A few have tried to defend Benke's prayer theologically. Some have suggested that Benke was not praying with representatives of other faiths but merely praying in their presence. Others contend that Benke was not there to worship but to bear witness to Christ. These defenses ring hollow with an empty sophistry that seeks a loophole where there are none. I applaud the honesty of ELCA theologian Ted Peters who celebrates Benke's involvement in the Yankee Stadium service "If we reduce Benke's public appearance to witness, then we inadvertently pit Jesus over against everyone else. What the civic situation calls for is cooperation or even solidarity between Christians and members of other religious communities" (dialog, Summer 2002, 84). Peters sees more clearly what many in the LCMS miss.
We live in a culture that is committed to tolerance and is governed by what Alisdair MacIntrye identifies as the "ethic of emotivism." This ethic maintains that there is no rational way to secure agreement on ethical matters. We are left with the power of emotion. Issues are decided not by reason but by passion. Failing to make a theological case, the appeal is made to the emotions. Doctrine is divisive but love, sweet love will unite us! In our time, emotions will carry the day. Lutherans have a theological category for this- enthusiasm. Such enthusiasm provides a spiritual veneer for our culture's attitude of tolerance. The coalition of Jesus First and DayStar, the political machines most vocal and active in support of Kieschnick and Benke have learned this lesson well. The March 26, 2003 issue of Jesus First carries an article entitled "The Breath of God" by the Rev. Vernon Gundermann, a veteran LCMS moderate. Gundermann is bold to identify where the Spirit is blowing in the LCMS. Not surprisingly one of the places that Gundermann sees the Spirit working is in the Commission on Constitutional Matters! One wonders whatever happened to that old Lutheran notion that the Spirit works through the Word and is known only there.
The editor of the Forum Letter asked me to reflect on life in the LCMS in the months following Yankee Stadium. It seems to me that this last year and a half have revealed several things about the current state of affairs. There is much that could be said about the lack of theological, churchly leadership in the Synod as well as the prospects for change in 2004. There is the matter of Synod's bleak financial picture and drastic cuts in missionary personnel. One could comment on the obnoxious removal of Wallace Schulz from his position as Lutheran Hour speaker. Most disconcerting, however, is the extent to which the acids of pluralism have eroded the theological integrity of the Synod. This can be seen from much of the rhetoric that has been used in support of Benke's participation at Yankee Stadium. Emotive arguments have been used that subordinate faith to love. Any critical, theological engagement of unionism and syncretism are dismissed as being "unloving." Forgotten is Luther's insistence that "We are surely prepared to observe peace and love with all men, provided they leave the doctrine of faith perfect and sound for us. If we cannot obtain this, it is useless for them to demand love from us. A curse on a love that is observed at the expense of the doctrine of faith, to which everything must yield-love, an apostle, an angel from heaven, etc! They would know that one Word of God is all and all are one, that one doctrine is all doctrines and all are one, so that when one is lost all are eventually lost, because they belong together and are held together by a common bond" (AE 27:38).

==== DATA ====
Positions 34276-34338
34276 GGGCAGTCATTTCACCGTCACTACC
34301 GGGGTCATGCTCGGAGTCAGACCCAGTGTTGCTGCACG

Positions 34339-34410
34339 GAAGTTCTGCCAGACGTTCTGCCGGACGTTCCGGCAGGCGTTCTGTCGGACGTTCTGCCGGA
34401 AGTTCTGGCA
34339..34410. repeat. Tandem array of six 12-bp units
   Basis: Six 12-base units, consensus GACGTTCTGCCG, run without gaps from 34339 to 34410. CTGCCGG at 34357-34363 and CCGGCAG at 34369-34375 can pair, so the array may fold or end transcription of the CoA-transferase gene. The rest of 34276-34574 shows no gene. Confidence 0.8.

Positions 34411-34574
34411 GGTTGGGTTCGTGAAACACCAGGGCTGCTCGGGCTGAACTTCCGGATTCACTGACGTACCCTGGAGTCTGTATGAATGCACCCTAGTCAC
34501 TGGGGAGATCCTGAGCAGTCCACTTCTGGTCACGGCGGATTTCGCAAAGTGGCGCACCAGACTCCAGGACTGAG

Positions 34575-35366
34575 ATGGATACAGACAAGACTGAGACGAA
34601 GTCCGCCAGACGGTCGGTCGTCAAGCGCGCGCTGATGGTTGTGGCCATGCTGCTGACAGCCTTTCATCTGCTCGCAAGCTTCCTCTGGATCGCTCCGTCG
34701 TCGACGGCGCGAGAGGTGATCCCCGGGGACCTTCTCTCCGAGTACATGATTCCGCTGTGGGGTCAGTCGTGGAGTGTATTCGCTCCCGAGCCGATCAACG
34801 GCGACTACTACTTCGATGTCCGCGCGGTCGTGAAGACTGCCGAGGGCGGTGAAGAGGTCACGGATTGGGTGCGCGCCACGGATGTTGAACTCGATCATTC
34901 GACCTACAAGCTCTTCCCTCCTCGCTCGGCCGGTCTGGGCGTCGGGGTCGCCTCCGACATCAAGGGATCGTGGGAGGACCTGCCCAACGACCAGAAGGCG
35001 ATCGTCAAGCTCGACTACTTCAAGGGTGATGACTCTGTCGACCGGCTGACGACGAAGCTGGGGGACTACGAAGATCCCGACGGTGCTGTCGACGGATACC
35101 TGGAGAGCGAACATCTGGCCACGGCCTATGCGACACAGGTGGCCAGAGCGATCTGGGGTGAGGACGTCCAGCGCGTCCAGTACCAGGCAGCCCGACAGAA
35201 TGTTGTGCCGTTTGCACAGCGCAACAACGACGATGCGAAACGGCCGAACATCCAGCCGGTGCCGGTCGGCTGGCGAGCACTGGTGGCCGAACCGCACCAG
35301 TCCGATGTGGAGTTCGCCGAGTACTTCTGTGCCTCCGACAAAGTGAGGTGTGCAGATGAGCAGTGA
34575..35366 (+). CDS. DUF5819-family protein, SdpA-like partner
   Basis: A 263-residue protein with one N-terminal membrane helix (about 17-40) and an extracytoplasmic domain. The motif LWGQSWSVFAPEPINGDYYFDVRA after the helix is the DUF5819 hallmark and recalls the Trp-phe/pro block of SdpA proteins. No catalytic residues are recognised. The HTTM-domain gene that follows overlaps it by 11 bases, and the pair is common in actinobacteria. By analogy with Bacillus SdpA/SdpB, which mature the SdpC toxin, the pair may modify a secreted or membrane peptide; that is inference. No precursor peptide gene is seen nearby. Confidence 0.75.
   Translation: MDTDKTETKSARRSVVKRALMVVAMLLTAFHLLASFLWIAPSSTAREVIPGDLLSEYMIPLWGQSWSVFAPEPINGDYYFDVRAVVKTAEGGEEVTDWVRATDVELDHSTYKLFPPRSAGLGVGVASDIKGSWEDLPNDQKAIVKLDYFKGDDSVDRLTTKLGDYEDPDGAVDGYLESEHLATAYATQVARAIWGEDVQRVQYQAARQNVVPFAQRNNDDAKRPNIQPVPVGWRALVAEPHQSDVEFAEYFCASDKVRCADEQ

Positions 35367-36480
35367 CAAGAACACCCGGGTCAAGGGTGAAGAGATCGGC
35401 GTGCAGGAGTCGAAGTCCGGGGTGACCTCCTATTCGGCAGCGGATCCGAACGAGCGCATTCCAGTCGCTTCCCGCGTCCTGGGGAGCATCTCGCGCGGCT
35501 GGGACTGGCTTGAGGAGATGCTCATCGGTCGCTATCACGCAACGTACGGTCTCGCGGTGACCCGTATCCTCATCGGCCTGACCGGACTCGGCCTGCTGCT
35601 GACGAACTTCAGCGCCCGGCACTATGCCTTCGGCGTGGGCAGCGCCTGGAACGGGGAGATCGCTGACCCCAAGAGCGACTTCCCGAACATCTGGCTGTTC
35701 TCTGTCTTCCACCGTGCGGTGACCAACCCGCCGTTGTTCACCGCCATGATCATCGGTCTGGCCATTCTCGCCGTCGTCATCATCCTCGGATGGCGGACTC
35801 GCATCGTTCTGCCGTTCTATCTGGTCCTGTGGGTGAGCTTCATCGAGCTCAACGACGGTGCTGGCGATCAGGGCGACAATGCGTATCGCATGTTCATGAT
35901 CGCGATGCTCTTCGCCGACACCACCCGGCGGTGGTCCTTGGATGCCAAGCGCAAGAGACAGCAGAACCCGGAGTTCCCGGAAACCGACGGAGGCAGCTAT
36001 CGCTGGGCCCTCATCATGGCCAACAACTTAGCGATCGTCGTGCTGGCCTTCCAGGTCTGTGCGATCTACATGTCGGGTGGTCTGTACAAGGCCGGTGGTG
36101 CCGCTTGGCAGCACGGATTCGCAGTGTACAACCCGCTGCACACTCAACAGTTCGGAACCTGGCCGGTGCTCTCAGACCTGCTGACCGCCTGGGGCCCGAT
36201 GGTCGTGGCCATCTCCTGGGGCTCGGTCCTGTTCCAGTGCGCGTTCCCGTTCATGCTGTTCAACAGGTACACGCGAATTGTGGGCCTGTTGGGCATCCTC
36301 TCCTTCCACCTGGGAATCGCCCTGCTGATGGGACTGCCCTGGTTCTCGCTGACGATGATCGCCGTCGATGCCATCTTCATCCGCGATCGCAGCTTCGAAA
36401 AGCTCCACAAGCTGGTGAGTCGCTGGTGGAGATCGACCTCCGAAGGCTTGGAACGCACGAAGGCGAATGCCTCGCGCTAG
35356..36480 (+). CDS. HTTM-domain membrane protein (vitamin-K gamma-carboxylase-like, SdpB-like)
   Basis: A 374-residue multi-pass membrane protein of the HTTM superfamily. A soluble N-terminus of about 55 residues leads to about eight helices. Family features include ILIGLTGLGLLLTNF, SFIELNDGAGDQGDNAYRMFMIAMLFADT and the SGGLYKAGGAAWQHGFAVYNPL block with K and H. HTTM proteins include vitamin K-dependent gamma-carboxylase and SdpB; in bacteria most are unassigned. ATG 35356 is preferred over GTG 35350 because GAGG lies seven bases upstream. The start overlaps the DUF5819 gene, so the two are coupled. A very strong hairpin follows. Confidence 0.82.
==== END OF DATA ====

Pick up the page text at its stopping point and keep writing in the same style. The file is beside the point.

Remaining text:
Rev. Prof. John T.Pless
Assistant Professor of Pastoral Ministry and Missions
Concordia Theological Seminary
Fort Wayne, IN